The Samsung Galaxy Fold holds a unique position in the market right now: It is the only real folding smartphone. The Huawei Mate X is on deck to reach the market next, but until it does Samsung has the stage to itself.
We’ve already evaluated the Fold as a smartphone, but does the Fold serve as a good tablet? In other words, can the Samsung Galaxy Fold replace both your phone and your tablet in its singular form factor?
What is a tablet?
The loose definition of a tablet is a slate-style device that has a screen at least seven inches across the diagonal. The screen can be in one of several aspect ratios, including 16:9, 4:3, and 3:2, to name a few. Most modern tablets offer at least HD resolution, if not something more pixel rich.
Some, myself included, also use tablets for productivity — beyond simply checking email. We’re talking about creating documents, editing photos, piecing together video, and even creating music.
Is this how we can define the Samsung Galaxy Fold?
Continue reading: Foldable phones and the return of the clamshell
How the Fold stacks up
The Galaxy Fold isn’t, strictly speaking, a slate device. It folds, as the name so obviously suggests. The Fold functions as a typical Android phone when closed, but opens to reveal the larger inner display in a bid to be more tablet-like. It does look and feel like a slate when open, except for, perhaps, the crease running down the middle and the weird notch in the corner.
The screen bests the 7-inch minimum by 0.3 inches, and it does offer more than Full HD+ resolution.
So far so good.
The Fold is great for media, but not perfect. YouTube videos and my favorite Netflix shows look very good on the screen, but the almost-square aspect ratio of the Fold leads to thick letterboxing on some movies. I prefer my content to fill as much of the screen as possible. The Fold allows you to zoom in on the content so it does fill more of the display, but this means you’re losing view of the sides.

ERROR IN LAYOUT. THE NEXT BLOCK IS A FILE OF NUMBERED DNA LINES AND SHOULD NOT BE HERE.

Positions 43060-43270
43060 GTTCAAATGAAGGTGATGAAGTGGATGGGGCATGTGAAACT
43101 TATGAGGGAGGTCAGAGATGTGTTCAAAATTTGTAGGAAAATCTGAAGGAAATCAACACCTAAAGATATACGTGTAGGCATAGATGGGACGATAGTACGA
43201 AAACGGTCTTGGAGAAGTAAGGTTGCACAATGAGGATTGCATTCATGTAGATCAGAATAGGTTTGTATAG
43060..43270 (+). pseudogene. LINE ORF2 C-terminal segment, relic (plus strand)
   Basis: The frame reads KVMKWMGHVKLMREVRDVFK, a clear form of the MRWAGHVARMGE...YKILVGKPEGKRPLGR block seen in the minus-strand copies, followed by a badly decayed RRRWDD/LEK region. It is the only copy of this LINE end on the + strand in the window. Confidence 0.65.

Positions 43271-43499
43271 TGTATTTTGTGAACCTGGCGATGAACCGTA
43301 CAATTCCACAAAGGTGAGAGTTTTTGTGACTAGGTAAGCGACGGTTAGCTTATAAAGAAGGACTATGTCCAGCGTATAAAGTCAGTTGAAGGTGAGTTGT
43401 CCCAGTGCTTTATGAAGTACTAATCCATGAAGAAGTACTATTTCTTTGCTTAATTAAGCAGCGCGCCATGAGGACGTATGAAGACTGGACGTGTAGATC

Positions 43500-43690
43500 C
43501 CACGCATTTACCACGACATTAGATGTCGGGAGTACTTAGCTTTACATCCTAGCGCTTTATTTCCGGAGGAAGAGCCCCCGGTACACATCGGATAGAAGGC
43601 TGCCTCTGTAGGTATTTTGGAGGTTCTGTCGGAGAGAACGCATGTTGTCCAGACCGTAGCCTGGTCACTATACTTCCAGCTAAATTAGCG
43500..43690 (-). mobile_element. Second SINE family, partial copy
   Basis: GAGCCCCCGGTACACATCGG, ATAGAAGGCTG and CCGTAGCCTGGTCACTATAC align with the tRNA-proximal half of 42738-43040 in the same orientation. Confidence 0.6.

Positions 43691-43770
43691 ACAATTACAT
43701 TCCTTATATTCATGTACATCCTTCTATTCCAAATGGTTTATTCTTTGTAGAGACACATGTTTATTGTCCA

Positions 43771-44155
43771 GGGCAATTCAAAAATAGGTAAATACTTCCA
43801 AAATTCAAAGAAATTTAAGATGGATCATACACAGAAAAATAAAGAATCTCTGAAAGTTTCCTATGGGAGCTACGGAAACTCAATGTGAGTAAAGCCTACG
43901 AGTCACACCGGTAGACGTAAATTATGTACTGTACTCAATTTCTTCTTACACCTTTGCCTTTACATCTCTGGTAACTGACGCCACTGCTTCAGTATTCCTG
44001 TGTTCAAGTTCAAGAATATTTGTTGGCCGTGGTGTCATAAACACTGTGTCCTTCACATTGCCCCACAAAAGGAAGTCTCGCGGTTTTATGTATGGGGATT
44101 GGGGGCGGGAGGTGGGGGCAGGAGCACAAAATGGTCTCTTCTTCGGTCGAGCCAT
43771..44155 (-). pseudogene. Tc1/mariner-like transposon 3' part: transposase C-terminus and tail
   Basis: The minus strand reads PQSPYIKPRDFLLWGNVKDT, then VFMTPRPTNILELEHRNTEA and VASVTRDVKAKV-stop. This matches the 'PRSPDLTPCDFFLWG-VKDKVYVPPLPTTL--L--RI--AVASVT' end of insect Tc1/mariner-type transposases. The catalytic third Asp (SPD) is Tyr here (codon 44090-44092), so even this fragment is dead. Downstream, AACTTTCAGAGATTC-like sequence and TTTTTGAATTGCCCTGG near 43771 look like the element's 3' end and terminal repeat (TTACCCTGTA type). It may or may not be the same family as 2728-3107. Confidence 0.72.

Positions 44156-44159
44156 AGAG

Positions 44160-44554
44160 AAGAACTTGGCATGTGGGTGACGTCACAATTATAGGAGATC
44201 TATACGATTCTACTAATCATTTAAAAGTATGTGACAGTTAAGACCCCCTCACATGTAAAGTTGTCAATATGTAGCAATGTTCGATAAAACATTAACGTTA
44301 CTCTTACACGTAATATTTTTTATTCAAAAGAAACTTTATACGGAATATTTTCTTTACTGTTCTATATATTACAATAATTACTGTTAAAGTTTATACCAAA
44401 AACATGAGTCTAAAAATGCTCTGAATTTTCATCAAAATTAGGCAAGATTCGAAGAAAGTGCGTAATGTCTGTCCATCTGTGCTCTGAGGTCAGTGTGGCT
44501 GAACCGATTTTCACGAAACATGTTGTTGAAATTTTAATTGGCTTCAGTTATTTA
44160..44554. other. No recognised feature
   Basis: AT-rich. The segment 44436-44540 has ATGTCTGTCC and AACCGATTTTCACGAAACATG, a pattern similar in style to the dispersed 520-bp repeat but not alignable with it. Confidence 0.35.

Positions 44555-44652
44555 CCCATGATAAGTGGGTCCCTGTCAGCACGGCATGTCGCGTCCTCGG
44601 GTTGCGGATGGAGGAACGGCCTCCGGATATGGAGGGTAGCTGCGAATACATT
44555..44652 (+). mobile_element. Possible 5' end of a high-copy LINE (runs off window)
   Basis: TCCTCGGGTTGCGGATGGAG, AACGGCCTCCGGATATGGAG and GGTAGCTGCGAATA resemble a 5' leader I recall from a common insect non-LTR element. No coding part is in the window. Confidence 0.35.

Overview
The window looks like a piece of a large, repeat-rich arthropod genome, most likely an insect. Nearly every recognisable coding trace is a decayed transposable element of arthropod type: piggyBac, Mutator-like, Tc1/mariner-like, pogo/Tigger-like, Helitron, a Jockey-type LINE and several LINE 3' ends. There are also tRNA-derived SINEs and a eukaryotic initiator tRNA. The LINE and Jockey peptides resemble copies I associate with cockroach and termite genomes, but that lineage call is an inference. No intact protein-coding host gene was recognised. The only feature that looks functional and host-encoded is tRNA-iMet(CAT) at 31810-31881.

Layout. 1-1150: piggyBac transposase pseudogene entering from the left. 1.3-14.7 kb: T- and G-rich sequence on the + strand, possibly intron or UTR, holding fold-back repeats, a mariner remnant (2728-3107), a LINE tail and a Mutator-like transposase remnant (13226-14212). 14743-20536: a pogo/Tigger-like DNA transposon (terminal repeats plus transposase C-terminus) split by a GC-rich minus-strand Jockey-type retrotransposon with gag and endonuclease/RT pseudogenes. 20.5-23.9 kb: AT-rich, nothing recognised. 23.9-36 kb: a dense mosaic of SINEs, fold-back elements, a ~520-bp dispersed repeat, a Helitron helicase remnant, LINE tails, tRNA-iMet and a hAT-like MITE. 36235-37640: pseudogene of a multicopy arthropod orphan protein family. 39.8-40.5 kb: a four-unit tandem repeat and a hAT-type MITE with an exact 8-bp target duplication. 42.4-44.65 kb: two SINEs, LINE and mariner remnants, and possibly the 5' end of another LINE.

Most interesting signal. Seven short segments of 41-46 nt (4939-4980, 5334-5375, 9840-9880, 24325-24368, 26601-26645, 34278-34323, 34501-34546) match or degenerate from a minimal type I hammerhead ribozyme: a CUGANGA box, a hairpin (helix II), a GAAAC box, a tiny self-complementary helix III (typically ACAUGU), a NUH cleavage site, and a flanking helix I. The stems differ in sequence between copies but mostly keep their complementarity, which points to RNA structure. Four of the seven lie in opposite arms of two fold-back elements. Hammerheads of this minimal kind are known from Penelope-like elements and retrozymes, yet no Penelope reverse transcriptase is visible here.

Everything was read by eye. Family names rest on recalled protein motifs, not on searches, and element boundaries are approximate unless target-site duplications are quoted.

Apple’s 2018 iPad Pro line and the new Samsung Galaxy Tab S6 both have aspect ratios more suited to movie watching.
As for music, and gaming, the Fold does well. It has solid speakers for streaming Spotify and Android games work surprisingly well on the big screen.
What about productivity?
Here’s where things begin to get interesting. The Fold is probably the best phone there is when it comes to multitasking. Its ability to run three apps at once on the screen is truly great. The expanded screen real estate provides plenty of room for keeping an eye on email and Slack while you fill out a spreadsheet or browse the web. (Yes, running multiple apps at once is key to enhancing productivity.)
Tablets such as the iPad and Tab S6 have large on-screen keyboards that are fairly decent when it comes to typing. Moreover, highly integrated physical keyboards are available to both tablets, which take text entry to the next level.
The Fold ships with Samsung’s own swiping keyboard. If you ditch that for Google’s Gboard, you’ve got a good-sized keyboard for swiping and thumb typing, but not QWERTY-style topping. You can’t really drop it on a table and peck out emails at a high rate of speed.
Samsung doesn’t have a dedicated Bluetooth keyboard accessory available for the Galaxy Fold, but of course the device is compatible with any third-party keyboard out there. (Just make sure you find one that incorporates a stand.)
You can’t really drop it on a table and peck out emails at a high rate of speed.
Most of the productivity apps I need run on the Galaxy Fold. I can surely use the device to triage my various inboxes, but I’d be hard pressed to churn out articles (such as this one) without tearing my hair out somewhere along the way.
In other words, the Fold fails for me when it comes to true productivity. The iPad or Tab S6 are much better devices when it comes to getting stuff done all day long.
Continue reading: Samsung Galaxy Fold teardown reveals Samsung’s fixes
The Samsung Galaxy Fold isn’t the best tablet
Residing in in-between spaces is a tough job. Not every piece of hardware can fulfill the needs of two device categories at the same time. The Samsung Galaxy Fold makes an admirable effort to function as a phone and as a small tablet.
While I think the form factor has promise — and I hope to see a follow-up from Samsung next year — the tablet mode of the Fold doesn’t provide enough real estate and functionality to truly serve as a modern tablet.